BAGGING OF 'CONCORDE' PEARS (PYRUS COMMUNIS L.) INFLUENCES FRUIT QUALITY
The effect of bagging Concorde pear (Pyrus communis L.) fruits was evaluated in order to improve their quality. The experiment was conducted in three treatments: bagged until harvest, bagged until 7 days before harvest and the unbagged control. Bagged fruit were covered with triple-layer paper bags from mid-June 2005, at an early stage of fruit growth. In the first treatment (bagged until harvest), we left the paper bags on the fruit until harvest in September. In the second treatment, we removed the bags seven days before harvest. The third treatment (the control) was not bagged at any time. We measured the fruit dimensions (height, width), fruit weight, ground colour, firmness, soluble solids concentration. Individual sugars, organic acids, and phenolic compounds in the peel and pulp were determined by HPLC analysis. We established that paper bags had no negative effects on fruit size, weight, firmness and soluble solids concentration. The peel ground colour of the control was a darker green compared to the brighter green of bagged pears. Bagging decreased the individual sugars, except glucose, and the total sugars. Total organic acids were lowest when the fruit were bagged until harvest. The appearance of bagged fruit was less attractive. Their colour was a muddy yellow, and their extent of russeting was much higher compared to that of the control. The bagged fruit had a statistically significantly lower concentration of phenolics in the peel, while there were no significant differences in the pulp.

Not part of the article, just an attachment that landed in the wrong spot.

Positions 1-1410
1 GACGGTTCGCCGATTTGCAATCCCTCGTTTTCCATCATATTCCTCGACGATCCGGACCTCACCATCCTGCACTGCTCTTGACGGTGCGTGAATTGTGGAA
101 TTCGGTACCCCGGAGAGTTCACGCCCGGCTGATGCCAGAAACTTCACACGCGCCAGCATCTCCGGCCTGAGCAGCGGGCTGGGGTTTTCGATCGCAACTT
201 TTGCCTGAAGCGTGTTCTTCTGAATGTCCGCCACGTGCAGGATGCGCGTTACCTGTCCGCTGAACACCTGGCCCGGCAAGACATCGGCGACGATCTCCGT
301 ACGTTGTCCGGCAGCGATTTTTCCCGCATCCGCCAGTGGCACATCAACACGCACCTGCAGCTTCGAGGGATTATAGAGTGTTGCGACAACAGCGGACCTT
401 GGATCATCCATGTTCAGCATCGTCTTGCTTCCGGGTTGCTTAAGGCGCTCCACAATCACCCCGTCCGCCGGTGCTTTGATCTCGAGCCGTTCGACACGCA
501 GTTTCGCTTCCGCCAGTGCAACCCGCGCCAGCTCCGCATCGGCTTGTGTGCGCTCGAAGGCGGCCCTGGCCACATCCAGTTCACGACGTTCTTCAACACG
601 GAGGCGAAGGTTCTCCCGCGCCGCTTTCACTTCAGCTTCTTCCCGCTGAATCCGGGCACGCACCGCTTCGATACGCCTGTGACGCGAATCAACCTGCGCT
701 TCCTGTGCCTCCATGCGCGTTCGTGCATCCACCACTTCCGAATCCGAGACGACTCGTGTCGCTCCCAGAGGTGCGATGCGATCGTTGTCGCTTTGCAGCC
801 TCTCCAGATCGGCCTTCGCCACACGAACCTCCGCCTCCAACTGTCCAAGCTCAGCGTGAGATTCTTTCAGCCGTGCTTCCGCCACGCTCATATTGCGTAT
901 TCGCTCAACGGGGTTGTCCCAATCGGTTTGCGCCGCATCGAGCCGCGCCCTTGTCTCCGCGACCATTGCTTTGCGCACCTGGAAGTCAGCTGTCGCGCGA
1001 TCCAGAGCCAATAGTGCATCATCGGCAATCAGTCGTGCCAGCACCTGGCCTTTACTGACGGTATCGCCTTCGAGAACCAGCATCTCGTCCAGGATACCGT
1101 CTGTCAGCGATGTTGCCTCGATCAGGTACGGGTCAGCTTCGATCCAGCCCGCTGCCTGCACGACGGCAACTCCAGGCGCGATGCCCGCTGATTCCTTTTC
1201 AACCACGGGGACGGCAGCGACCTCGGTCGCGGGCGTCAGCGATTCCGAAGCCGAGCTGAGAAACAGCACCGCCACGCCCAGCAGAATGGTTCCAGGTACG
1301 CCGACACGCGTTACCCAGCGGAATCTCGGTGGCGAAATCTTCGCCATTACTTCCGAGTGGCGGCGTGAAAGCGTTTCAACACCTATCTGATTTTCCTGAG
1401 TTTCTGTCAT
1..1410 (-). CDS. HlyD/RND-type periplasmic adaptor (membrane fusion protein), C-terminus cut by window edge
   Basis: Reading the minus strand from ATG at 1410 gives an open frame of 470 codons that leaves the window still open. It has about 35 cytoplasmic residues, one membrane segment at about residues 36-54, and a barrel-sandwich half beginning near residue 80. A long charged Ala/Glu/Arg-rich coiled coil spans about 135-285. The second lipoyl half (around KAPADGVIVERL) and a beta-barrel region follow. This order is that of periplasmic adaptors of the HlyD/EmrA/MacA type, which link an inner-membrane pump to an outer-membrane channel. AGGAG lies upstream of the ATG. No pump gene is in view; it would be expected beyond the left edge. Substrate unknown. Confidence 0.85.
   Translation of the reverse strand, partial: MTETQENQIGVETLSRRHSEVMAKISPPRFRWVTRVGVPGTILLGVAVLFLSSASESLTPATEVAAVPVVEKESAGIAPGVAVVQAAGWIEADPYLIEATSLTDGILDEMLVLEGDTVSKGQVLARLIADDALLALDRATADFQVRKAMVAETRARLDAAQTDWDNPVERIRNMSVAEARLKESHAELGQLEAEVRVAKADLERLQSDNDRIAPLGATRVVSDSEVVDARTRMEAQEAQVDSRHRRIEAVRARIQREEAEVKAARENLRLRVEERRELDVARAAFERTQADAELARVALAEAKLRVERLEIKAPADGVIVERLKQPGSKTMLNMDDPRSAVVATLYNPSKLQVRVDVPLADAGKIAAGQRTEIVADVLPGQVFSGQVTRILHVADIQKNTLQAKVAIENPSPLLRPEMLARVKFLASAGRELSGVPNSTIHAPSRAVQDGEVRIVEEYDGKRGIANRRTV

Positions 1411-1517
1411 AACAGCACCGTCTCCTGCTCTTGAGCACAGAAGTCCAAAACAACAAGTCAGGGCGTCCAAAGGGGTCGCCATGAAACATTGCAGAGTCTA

Hudina, M. and Stampar, F. (2011). BAGGING OF 'CONCORDE' PEARS (PYRUS COMMUNIS L.) INFLUENCES FRUIT QUALITY. Acta Hortic. 909, 625-630
bagging, fruit quality, carbohydrates, organic acids, phenolic compounds